In January, The Experiment Fund (Xfund) launched as an early-stage seed fund through backing from storied venture capital firm New Enterprise Associates. Anchored at Harvard, what the Xfund was able to develop was a partnership between two of the longest living institutions in their respective fields. “When anyone designs any institution, they always want it to live beyond the length of the founders,” says Partner and Co-Head of NEA Seed Patrick Chung.

 

Eight United States presidents. Over 100 Nobel Prize Winners. Bill Gates and Mark Zuckerberg. No one can deny Harvard’s home to innovation. For 375 years, the country’s oldest institution of higher learning has been pushing the envelope and transforming the way we think.

“Cambridge has always been a fountain of new ideas for America,” says Hugo Van Vuuren, which is why he helped found The Experiment Fund — to encourage and support those new ideas so they can grow.

In January, The Experiment Fund (Xfund) launched as an early-stage seed fund through backing from storied venture capital firm New Enterprise Associates. Anchored at Harvard, what the Xfund was able to develop was a partnership between two of the longest living institutions in their respective fields. “When anyone designs any institution, they always want it to live beyond the length of the founders,” says Partner and Co-Head of NEA Seed Patrick Chung.

Van Vuuren agrees, saying “The Experiment Fund is designed to outlive its partners.”

Beyond Van Vuuren and Chung, the team’s also comprised of Jim Breyer, general partner atAccel; Alan Crane, general partner at Polaris Ventures; and Harry Weller, general partner at NEA. “We brought in two of the strongest co-partners to work with us,” Chung says, referring to Accel and Polaris Ventures. Through the move, the Xfund has been able to quadruple the amount of capital they have, as well as expand their network. “We can make investments that have a lot more potential to be truly world-changing.”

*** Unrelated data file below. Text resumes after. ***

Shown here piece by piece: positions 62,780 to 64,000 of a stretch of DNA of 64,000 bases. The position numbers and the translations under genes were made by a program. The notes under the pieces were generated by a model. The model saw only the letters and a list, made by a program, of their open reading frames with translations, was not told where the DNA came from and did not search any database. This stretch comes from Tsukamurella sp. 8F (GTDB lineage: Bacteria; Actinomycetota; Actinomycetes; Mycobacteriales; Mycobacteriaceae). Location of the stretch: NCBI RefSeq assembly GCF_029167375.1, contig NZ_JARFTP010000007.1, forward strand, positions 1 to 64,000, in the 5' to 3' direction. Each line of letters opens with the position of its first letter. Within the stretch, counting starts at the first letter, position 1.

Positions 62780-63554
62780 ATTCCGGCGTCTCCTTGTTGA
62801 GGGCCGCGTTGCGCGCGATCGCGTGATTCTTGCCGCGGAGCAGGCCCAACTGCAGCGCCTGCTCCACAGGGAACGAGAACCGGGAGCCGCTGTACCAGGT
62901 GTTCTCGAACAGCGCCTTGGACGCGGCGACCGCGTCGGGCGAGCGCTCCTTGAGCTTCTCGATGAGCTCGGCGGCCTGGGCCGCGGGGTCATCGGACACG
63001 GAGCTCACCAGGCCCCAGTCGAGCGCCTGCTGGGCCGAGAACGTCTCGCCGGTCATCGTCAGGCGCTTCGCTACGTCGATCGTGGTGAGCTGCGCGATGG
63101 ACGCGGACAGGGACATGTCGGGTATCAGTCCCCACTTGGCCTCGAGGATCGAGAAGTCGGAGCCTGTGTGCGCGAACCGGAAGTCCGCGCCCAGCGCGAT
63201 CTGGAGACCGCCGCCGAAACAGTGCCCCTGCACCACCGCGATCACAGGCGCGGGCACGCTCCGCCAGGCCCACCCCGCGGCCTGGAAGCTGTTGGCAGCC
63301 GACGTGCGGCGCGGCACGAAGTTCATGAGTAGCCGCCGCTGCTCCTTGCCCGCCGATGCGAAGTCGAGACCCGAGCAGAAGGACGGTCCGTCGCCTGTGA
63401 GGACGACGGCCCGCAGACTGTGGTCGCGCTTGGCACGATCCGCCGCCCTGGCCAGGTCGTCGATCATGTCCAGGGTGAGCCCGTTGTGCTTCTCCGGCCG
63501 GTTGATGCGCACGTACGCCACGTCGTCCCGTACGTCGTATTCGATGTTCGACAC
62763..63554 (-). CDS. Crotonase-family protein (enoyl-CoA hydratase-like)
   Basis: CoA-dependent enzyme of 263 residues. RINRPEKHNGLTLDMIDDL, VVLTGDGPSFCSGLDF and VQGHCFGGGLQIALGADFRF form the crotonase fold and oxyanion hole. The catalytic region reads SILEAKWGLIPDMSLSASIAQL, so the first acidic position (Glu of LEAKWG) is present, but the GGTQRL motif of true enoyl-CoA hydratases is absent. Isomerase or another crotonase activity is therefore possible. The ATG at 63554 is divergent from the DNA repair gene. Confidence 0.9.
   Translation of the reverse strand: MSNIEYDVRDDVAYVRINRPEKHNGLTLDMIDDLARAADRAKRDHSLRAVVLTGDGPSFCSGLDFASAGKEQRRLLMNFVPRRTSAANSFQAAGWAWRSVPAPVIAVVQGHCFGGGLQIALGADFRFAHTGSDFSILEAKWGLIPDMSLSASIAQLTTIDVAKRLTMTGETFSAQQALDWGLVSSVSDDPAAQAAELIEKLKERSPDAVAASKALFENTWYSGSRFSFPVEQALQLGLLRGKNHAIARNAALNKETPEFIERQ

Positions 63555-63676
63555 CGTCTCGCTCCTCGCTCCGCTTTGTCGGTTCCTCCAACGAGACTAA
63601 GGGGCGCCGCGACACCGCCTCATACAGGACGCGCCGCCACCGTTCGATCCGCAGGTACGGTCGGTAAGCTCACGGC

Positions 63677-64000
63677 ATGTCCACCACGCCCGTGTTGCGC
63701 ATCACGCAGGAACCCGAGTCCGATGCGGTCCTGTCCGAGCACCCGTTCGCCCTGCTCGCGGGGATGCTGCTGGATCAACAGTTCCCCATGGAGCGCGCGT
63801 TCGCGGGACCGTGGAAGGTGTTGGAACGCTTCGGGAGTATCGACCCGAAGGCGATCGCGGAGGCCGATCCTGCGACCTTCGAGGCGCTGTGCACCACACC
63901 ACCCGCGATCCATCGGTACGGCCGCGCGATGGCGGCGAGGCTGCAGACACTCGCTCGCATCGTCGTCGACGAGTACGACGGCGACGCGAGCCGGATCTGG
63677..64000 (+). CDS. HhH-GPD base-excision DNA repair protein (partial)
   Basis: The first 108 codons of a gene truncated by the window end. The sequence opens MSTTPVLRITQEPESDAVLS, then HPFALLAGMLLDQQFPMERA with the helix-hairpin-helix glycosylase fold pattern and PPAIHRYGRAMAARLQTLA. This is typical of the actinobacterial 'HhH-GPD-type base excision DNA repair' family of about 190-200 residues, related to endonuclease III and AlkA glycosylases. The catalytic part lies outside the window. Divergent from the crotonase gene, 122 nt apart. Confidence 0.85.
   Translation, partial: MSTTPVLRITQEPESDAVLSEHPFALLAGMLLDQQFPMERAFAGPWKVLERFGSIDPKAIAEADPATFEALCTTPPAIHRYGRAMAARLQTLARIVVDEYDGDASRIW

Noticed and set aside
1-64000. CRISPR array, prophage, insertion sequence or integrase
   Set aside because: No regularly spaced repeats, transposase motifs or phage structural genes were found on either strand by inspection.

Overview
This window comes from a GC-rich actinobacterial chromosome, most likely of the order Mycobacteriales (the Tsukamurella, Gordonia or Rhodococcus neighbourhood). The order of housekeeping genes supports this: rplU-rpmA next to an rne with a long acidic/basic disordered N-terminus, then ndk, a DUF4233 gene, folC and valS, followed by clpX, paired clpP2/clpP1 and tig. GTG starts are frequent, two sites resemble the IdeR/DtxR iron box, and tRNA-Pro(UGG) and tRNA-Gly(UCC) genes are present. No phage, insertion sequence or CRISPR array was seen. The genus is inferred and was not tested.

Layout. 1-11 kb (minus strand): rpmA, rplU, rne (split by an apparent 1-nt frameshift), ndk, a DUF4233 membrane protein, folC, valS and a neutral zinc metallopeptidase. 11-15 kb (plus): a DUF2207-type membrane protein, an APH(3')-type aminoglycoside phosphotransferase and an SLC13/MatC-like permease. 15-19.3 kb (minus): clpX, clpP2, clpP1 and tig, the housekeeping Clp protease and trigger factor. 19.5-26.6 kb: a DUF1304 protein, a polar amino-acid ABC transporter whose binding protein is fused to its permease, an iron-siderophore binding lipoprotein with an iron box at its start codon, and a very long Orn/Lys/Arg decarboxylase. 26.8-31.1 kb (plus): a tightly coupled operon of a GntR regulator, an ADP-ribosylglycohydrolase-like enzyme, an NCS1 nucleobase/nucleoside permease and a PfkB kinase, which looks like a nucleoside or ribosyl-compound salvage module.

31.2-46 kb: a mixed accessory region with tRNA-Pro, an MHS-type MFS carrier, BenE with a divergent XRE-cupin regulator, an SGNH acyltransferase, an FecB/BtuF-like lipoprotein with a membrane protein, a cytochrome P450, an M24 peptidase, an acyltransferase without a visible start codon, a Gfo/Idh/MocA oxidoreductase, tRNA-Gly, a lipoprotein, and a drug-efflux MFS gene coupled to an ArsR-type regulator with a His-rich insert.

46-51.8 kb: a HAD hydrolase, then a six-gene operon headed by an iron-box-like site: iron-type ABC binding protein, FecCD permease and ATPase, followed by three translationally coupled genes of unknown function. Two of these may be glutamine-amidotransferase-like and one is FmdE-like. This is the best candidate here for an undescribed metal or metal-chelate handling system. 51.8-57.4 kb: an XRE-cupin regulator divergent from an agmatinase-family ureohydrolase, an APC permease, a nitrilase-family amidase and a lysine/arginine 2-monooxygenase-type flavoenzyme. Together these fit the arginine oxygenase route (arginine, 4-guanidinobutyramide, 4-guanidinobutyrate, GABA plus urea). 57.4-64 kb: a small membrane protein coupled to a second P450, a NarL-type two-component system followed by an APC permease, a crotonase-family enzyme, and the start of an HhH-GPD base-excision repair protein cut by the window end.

In decades passed, entrepreneurs have fled from Cambridge. “You can understand why Gates would have had to leave campus,” Chung says. “He had no where to turn that could support him.” Fast forward 30 years, however, and now it’s harder to find a reason not to stay. Although Mark Zuckerberg left, he did admit if he were starting Facebook now, he would have stayed in Boston. The Xfund wants to keep that feeling fresh.

To Van Vuuren and Chung, it’s never been easier to start a company. “More and more students have learned that,” Van Vuuren says, also admitting they don’t care if their companies decide they want to leave. “We just want to meet them here.” Although anchored in Cambridge, the Xfund has taken a bi-coastal approach, only further enhancing their longevity. To Chung, it’s important they focus on what’s going to help companies thrive and survive in this area.

The Xfund funds four to six companies a year, which raises the bar and makes the process more selective. Current experiments underway include Rock HealthTivli and Omada Health.

But why “experiments?”

“A big part of the university’s fabric goes back to seeking truth,” Van Vuuren says. Faculty, staff and students come to Cambridge to learn new ideas and experiment with how they can make a life changing difference. “We want to help them seed that experiment,” Van Vuuren claims, also admitting that a lot of the students who are seeking out the Xfund are ones who work in research labs around Cambridge and are experimenting every day.

“What we’re doing in and of itself is an experiment,” Van Vuuren says. “‘The Experiment Fund’ name applies on many levels.”

Chung added on, saying that if you look at other venture firms, they’re typically named after the founders, which puts an impetus on just a couple of people. Or, they’re named after “something bold or declarative that has yet to be fulfilled when they launch.” To Chung, there’s an “inherent humility and humbleness” to what the Xfund is doing. They want entrepreneurs to come to them with uncertainties and insecurities about what is is they’re working on.

“This is an experiment, and sometimes experiments turn out the way you expect, and sometimes experiments don’t turn out the way you expect,” Chung says. “We’re going to find out, and we’re going to get better.”

Considering the powerful team they’ve already formed, the statement is a hard one to question. As Van Vuuren says, “We’re working with the smartest people in the world who are coming to Cambridge to change the world.” And the Xfund is doing their part to help.

Original: BostInno http://bostinno.com/2012/08/09/cambridges-newest-early-stage-seed-fund-invests-in-experiments-that-can-change-the-world/